Murder mysteries and other forms of crime fiction have been beloved since the days of Agatha Christie novels for their suspense and mind-bending twists. Over the past several decades, we have seen murder mysteries in books, comics, TV shows, movies, plays, board games, and video games. People even enjoy immersing themselves in murder mystery dinner parties. Whether you grew up with Sherlock Holmes, Dick Tracy, or Scooby-Doo, it’s safe to say everyone loves a good whodunit. Knives Out is the latest popular big-screen murder mystery film. Is it worth the admiration that countless classic crime fiction stories receive? Let’s investigate to find out.
A lot of mystery movies suffer from either having the final solution be way too obvious or too impossible to figure out. Knives Out, however, perfectly lies in the middle. It’s never too predictable, but it’s possible for the audience to figure out as the story progresses. It’s perfect for playing along with, which is part of the fun of the genre. It also creates a sense of accomplishment when correctly figuring things out before they’re revealed.
Adding to its unpredictability, the film uses an interesting idea by making it seem like a lot is wrapped up early on. That way, it’s hard to know what would happen next. It plays with your expectations a lot, making for a unique experience that you wouldn’t typically get with the murder mystery genre. There are also other genuine surprises throughout the movie to keep the audience on its feet that aren’t necessarily tied to the central mystery. The story of the main family and their drama is just as captivating.
Knives Out is clearly inspired by and feels like a classic whodunit tale set in modern day. They pull off the modern setting without ever feeling lame like other movies do by drawing tons of attention to a social media platform or smart device. The modern setting makes the film feel more relatable to audiences and allows it to stand out from the traditional old English settings we are used to.
The acting is all-around incredible from the film’s ensemble cast, including Daniel Craig, Chris Evans, Jamie Lee Curtis, Ana de Armas, Michael Shannon, and more. This is a very character-driven movie, and these actors bring these characters to life with very real emotion that guides the movie’s plot.
Daniel Craig especially shines as Benoit Blanc, the private investigator. He pulls off a character (and an accent) we haven’t seen from him before, and he gives such an energetic performance while doing so. The character of Benoit Blanc is so captivating to watch that I genuinely want to see him return in a sequel of some sort. Benoit Blanc feels like a new classic movie character that will be remembered for years to come.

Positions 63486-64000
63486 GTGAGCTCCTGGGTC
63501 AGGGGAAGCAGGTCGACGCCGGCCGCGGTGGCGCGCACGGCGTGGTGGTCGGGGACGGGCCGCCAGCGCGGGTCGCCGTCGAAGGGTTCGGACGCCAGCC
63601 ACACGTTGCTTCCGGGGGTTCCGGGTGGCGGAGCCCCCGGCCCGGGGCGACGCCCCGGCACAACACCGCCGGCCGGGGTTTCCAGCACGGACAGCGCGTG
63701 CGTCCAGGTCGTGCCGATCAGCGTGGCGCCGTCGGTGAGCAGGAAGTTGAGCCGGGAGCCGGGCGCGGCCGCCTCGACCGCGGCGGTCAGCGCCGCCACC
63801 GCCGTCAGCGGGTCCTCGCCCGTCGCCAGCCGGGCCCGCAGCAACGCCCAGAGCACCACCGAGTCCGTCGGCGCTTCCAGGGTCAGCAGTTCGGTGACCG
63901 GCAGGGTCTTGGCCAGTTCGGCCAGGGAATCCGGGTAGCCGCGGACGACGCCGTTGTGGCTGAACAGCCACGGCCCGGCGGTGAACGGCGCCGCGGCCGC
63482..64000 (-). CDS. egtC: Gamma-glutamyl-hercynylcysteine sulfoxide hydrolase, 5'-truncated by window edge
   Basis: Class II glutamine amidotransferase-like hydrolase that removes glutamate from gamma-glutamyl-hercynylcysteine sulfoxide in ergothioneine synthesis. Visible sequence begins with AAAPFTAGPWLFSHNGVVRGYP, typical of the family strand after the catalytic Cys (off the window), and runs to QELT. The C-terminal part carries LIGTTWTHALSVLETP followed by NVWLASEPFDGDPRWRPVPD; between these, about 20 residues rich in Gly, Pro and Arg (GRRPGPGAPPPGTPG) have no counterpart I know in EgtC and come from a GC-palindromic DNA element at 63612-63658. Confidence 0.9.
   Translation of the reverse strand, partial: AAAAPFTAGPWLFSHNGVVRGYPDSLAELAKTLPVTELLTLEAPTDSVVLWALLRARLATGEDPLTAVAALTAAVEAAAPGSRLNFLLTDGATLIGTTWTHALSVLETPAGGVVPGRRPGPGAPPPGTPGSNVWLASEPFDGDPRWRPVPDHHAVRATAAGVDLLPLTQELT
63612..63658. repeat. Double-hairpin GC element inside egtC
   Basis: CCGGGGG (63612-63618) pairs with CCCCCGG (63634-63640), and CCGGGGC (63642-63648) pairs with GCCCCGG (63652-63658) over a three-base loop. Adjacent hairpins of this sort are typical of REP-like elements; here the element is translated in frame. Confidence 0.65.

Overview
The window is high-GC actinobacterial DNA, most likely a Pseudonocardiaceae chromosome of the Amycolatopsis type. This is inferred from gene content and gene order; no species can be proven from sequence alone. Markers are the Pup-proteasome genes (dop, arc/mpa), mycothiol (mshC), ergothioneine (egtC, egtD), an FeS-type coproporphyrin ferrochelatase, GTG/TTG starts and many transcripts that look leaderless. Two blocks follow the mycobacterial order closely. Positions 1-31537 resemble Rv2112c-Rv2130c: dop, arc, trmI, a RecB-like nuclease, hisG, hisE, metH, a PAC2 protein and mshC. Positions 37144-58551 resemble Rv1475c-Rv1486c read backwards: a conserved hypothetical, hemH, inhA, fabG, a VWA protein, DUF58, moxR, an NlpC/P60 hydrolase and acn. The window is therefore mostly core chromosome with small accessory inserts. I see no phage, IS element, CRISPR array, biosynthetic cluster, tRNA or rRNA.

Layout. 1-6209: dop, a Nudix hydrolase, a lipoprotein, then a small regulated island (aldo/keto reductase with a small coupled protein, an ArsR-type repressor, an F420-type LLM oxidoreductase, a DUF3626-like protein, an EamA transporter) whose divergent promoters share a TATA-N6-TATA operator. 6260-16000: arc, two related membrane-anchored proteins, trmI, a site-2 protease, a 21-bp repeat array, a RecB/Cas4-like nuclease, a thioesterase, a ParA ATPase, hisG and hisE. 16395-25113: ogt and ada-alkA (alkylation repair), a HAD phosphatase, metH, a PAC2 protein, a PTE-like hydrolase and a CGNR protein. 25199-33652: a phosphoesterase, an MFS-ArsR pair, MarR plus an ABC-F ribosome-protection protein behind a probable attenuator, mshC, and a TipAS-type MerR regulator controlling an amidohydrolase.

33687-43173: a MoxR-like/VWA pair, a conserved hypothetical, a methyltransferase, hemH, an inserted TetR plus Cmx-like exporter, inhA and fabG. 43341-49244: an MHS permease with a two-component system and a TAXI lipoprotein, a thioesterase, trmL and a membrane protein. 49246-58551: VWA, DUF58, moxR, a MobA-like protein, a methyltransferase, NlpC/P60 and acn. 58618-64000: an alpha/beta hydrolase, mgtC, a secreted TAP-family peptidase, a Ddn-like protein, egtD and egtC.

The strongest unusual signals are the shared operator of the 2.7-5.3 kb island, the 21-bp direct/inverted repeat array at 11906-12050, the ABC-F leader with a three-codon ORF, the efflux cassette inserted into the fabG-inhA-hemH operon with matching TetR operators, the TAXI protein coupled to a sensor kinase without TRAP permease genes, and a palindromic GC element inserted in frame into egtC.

One element of the film that allows it to stand out from most other murder mystery tales is that the victim actually feels like a fleshed out character. In other crime fiction stories, the victim dies early and other characters talk about them, but we don’t get to see how they were as a person. In Knives Out, we see the victim’s life through stories from the other characters and flashbacks. We get to see who they actually were before dying. Not only that, but they’re actually one of the best characters in the entire movie, which is rare to see from a role that’s usually just there to die in the beginning to drive the plot forward and start the mystery. It causes the viewer to feel sad that they were the one killed.
I can absolutely see why Knives Out received an Oscar nomination for Best Original Screenplay, as its dialogue is both witty and realistic at the same time. This clever dialogue provides an outlet for some entertaining dark humor and allows the audience to witness the personality of each of the long list of characters. It also always feels like something an actual person would say without getting too ridiculous (other than some moments with Benoit Blanc, but that adds to his eccentric character).
Knives Out cleverly plays on the power of perspective. We see the same events from how different characters viewed it, and it’s slightly different every time, whether it’s who was near the victim during his birthday party or what time characters arrived. They also talk about each other from their own point of view. For instance, when Walt talks about his son Jacob, he convinces the audience that he is mature and smart. When other characters talk about Jacob, they convince us that perhaps he’s a bit of a jerk. The different characters’ perspectives is an incredibly important storytelling device in this movie, and it’s used extremely well.